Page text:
You can check out THIS video if you want to get the rhythm of this chant right! Feel free to share it with your students, too.
Reading Passages for Making Predictions
It’s great to use books and carefully selected texts to practice making predictions, but one of my favorite ways to teach students how to make predictions is using smaller reading passages.
Using simple and concise reading passages makes it easier for students to understand what is happening in the text. They can make their predictions quicker and really get a feel for how it works to connect various story elements and brainstorm ideas on where a story is headed.
Smaller reading passages can be printed off for each individual student to highlight or underline as they begin to look for evidence to support their predictions. Or they can work in groups to make predictions together!
This is the perfect starting point.
Then, as students progress and age, you can move on to larger bodies of text. With prediction skills, students will be eager to read stories with more intricate plots!
[You can learn more about how we use reading passages for making predictions in our Reading Toolkit for Making Predictions and Synthesizing on my TPT shop HERE.]
Making Predictions with BME
Just like the Prediction bookmarks mentioned above, you’ll find that breaking down predictions into categories for the Beginning, Middle, and End of the story will create digestible bits of information for young kids to grasp.
Using BME, students can begin by using clues from the first couple of pages to guess what the story will be about. As they get closer to the middle or climax, we can pause and allow students to guess what the main plot of the story will be. When the climax has been revealed, students are then able to predict how it all will end.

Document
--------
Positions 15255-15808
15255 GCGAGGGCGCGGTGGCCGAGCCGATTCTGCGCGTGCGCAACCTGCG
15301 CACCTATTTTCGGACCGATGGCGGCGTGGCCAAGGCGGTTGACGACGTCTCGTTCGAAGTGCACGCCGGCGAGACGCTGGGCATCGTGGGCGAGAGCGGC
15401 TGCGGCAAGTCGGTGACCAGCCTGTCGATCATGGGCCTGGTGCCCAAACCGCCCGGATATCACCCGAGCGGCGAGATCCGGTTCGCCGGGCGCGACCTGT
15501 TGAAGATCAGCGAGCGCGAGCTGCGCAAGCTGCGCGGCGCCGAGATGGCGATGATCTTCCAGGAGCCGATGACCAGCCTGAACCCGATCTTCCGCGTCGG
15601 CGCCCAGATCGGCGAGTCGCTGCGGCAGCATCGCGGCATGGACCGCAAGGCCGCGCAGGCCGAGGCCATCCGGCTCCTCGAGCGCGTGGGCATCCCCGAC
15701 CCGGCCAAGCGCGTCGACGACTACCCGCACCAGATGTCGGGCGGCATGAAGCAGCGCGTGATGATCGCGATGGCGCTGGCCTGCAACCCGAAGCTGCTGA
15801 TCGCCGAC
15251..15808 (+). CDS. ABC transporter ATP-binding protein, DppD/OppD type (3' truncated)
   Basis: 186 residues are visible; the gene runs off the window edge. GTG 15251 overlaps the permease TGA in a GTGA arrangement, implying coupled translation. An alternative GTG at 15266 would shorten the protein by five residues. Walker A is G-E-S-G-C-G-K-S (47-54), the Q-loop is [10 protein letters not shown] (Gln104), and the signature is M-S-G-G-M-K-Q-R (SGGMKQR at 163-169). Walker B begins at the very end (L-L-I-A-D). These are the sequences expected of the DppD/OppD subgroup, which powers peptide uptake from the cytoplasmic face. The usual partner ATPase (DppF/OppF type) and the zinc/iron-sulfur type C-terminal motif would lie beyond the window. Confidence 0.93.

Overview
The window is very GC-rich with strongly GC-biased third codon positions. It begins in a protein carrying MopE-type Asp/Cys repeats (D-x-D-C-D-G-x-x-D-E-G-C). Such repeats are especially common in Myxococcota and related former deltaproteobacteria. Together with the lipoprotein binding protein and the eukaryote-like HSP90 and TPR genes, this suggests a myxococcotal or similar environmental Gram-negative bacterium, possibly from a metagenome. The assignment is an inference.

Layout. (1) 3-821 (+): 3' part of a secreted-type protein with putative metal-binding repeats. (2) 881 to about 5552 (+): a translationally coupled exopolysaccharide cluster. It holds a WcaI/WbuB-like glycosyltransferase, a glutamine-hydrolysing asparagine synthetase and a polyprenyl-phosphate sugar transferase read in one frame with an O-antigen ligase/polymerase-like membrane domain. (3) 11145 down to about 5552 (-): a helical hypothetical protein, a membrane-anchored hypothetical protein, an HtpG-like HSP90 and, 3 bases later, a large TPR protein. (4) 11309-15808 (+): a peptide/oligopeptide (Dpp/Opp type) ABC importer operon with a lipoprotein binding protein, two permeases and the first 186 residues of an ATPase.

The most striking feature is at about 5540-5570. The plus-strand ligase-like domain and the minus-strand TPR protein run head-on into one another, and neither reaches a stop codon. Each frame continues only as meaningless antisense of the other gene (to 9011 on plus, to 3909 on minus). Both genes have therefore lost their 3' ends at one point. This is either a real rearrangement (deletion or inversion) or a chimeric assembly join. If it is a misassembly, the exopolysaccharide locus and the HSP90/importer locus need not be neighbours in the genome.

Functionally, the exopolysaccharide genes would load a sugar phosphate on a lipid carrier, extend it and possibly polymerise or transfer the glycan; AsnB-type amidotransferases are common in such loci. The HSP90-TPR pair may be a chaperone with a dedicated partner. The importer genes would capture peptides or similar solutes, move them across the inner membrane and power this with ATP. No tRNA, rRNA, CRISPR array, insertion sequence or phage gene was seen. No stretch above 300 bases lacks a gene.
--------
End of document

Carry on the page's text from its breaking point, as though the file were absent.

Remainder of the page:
We ask questions at each stage like…
- What do you think this story will be about?
- Who are the main characters?
- What do you think is about to happen?
- What is the main character doing?
- Do you think the character will do X or Y?
- How do you think the characters will fix the problem?
- Who do you think the culprit is?
- What will happen to X in the story?
As a class discussion, we can ask clarifying questions to assist and model for students what we should be thinking about as we are predicting.
Grab a FREEBIE!
You can use this BME anchor chart for teaching how to make predictions in your classroom for FREE! Just head over to THIS post to download it plus a couple of extra activities now!
Don’t forget, the most important part of teaching students how to make predictions is the discussion that takes place. Taking time to chat with students about their predictions, evidence, and where they may have gone wrong or right will pique their interests for future discussions. But more importantly, for more reading!
Teaching students how to make predictions is all about repetition. You model, you break it down into digestible pieces, and you discuss it together.
What are your favorite activities for teaching students about making predictions? Let me know below!
BTW: Every activity mentioned in this post can be found inside our Reading Toolkit for Making Predictions and Synthesizing. Featuring over 20 activities, you’ll have a host of resources in your arsenal for teaching students how to make predictions using any text! Find that on my TPT shop HERE.]